C# Keywords Tutorial Part 66: protected

C# Keywords Tutorial Part 66: protected

Encapsulation, inheritance, and polymorphism are all features supported by the object-oriented programming language C#. “Protected” is one of the terms that is very important in inheritance. A derived class may access the members of its base class by using this keyword. In this blog article, we’ll talk about the C# term “protected” and look at some instances of how to use it.

An access modifier known as “protected” limits a member’s access to the base class and its derived classes. When we wish to make a member available only inside the class and any derived classes, but not outside of them, we utilize this technique. Here is an illustration to show this:

class Animal
{
    protected string name;
}
class Dog : Animal
{
    public void SetName(string name)
    {
        this.name = name;
    }
}
class Program
{
    static void Main(string[] args)
    {
        Dog myDog = new Dog();
        myDog.SetName("Fido");
        Console.WriteLine(myDog.name);
    }
}

Here, the base class “Animal” includes a protected string property called “name” that can only be used for this example. Then, a class called “Dog” that derives from “Animal” is created. Additionally, we have a method called “SetName” that modifies the “name” field’s value. In the “Dog” class, “name” is available, but not outside of it because it is a protected member.

We construct a “Dog” instance and give it the name “Fido” in the Main function. Next, we attempt to use the “myDog.name” expression to access the “name” field. We can access “name” within the “Dog” class and classes descended from it since it is a protected member. As a result, “Fido” will be the program’s output.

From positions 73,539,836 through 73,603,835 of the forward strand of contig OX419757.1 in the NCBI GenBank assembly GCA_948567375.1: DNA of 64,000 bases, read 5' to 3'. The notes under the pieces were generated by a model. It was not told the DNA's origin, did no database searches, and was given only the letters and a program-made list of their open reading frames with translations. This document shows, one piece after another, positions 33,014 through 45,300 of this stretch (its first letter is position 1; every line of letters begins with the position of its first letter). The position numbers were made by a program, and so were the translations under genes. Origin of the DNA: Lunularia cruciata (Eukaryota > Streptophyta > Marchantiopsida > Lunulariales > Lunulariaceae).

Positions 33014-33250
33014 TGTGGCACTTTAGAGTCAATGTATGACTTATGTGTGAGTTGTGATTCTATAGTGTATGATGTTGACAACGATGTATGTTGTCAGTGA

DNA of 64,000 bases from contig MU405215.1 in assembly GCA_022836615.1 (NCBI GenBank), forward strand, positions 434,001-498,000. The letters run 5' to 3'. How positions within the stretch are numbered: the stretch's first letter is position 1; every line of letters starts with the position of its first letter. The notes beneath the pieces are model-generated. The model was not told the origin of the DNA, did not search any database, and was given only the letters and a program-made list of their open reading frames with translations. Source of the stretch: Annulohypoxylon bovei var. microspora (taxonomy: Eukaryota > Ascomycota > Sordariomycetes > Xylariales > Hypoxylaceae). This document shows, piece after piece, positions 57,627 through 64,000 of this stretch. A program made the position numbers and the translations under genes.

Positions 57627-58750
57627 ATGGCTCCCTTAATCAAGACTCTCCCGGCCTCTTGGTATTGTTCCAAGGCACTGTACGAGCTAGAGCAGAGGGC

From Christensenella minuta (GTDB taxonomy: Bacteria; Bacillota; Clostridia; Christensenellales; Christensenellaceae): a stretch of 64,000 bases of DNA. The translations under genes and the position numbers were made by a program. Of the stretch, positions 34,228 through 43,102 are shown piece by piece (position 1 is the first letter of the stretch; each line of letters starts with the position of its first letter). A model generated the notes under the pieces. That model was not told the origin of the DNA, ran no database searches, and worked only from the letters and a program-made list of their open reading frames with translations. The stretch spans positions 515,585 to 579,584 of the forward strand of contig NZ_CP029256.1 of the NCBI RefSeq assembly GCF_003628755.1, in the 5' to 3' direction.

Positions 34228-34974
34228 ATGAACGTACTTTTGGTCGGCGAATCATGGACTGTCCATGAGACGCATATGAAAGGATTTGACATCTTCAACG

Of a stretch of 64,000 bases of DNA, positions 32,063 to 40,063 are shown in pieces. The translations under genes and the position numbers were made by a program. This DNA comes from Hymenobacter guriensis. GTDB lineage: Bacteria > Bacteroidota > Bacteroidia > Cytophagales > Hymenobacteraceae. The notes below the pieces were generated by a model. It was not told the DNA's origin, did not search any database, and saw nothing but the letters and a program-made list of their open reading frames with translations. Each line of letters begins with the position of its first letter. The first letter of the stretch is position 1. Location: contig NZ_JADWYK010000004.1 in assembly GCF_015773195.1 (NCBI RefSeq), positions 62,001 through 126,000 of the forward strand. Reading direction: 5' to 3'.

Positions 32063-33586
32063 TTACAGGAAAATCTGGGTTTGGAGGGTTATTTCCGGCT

Let’s take another example to understand the usage of “protected” with methods:

class Vehicle
{
    protected void StartEngine()
    {
        Console.WriteLine("Starting engine...");
    }
}
class Car : Vehicle
{
    public void Start()
    {
        StartEngine();
    }
}
class Program
{
    static void Main(string[] args)
    {
        Car myCar = new Car();
        myCar.Start();
    }
}

In this example, we have a base class named “Vehicle” that has a protected method named “StartEngine”. We then have a derived class named “Car” that inherits from “Vehicle”. The “Car” class has a public method named “Start” that calls the “StartEngine” method. Since “StartEngine” is a protected method, it is accessible within the “Car” class and its derived classes.

In the Main method, we create an instance of “Car” and call its “Start” method. The “Start” method then calls the “StartEngine” method, which outputs “Starting engine…”. Since “StartEngine” is a protected method, we can call it within the “Car” class and its derived classes. Hence, the output of the program will be “Starting engine…”.

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